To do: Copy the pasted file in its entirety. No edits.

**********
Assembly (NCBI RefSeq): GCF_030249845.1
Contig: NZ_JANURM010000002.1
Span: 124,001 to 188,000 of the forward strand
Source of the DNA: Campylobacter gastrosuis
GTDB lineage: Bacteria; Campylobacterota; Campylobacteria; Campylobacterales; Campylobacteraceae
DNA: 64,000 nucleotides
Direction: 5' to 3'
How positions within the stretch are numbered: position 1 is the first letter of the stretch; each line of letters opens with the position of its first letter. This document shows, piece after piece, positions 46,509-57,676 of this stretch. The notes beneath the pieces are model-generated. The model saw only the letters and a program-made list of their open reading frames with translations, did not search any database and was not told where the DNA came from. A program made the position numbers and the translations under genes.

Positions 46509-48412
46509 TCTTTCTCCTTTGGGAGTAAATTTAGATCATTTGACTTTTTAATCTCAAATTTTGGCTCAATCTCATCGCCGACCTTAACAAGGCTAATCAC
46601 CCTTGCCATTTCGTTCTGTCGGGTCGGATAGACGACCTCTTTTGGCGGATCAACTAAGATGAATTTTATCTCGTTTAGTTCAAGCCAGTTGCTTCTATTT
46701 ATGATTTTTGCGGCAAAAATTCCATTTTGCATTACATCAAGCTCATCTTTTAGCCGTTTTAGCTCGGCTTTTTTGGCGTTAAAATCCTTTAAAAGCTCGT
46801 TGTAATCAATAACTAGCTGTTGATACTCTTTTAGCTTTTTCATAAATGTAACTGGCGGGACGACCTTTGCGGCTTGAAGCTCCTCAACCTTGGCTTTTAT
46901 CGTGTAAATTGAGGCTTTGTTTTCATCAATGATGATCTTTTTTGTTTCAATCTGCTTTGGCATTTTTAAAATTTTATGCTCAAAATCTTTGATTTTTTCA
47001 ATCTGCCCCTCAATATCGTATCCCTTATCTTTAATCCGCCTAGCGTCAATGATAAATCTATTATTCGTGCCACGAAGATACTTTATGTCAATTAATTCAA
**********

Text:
Assembly (NCBI RefSeq): GCF_030249845.1
Contig: NZ_JANURM010000002.1
Span: 124,001 to 188,000 of the forward strand
Source of the DNA: Campylobacter gastrosuis
GTDB lineage: Bacteria; Campylobacterota; Campylobacteria; Campylobacterales; Campylobacteraceae
DNA: 64,000 nucleotides
Direction: 5' to 3'
How positions within the stretch are numbered: position 1 is the first letter of the stretch; each line of letters opens with the position of its first letter. This document shows, piece after piece, positions 46,509-57,676 of this stretch. The notes beneath the pieces are model-generated. The model saw only the letters and a program-made list of their open reading frames with translations, did not search any database and was not told where the DNA came from. A program made the position numbers and the translations under genes.

Positions 46509-48412
46509 TCTTTCTCCTTTGGGAGTAAATTTAGATCATTTGACTTTTTAATCTCAAATTTTGGCTCAATCTCATCGCCGACCTTAACAAGGCTAATCAC
46601 CCTTGCCATTTCGTTCTGTCGGGTCGGATAGACGACCTCTTTTGGCGGATCAACTAAGATGAATTTTATCTCGTTTAGTTCAAGCCAGTTGCTTCTATTT
46701 ATGATTTTTGCGGCAAAAATTCCATTTTGCATTACATCAAGCTCATCTTTTAGCCGTTTTAGCTCGGCTTTTTTGGCGTTAAAATCCTTTAAAAGCTCGT
46801 TGTAATCAATAACTAGCTGTTGATACTCTTTTAGCTTTTTCATAAATGTAACTGGCGGGACGACCTTTGCGGCTTGAAGCTCCTCAACCTTGGCTTTTAT
46901 CGTGTAAATTGAGGCTTTGTTTTCATCAATGATGATCTTTTTTGTTTCAATCTGCTTTGGCATTTTTAAAATTTTATGCTCAAAATCTTTGATTTTTTCA
47001 ATCTGCCCCTCAATATCGTATCCCTTATCTTTAATCCGCCTAGCGTCAATGATAAATCTATTATTCGTGCCACGAAGATACTTTATGTCAATTAATTCAA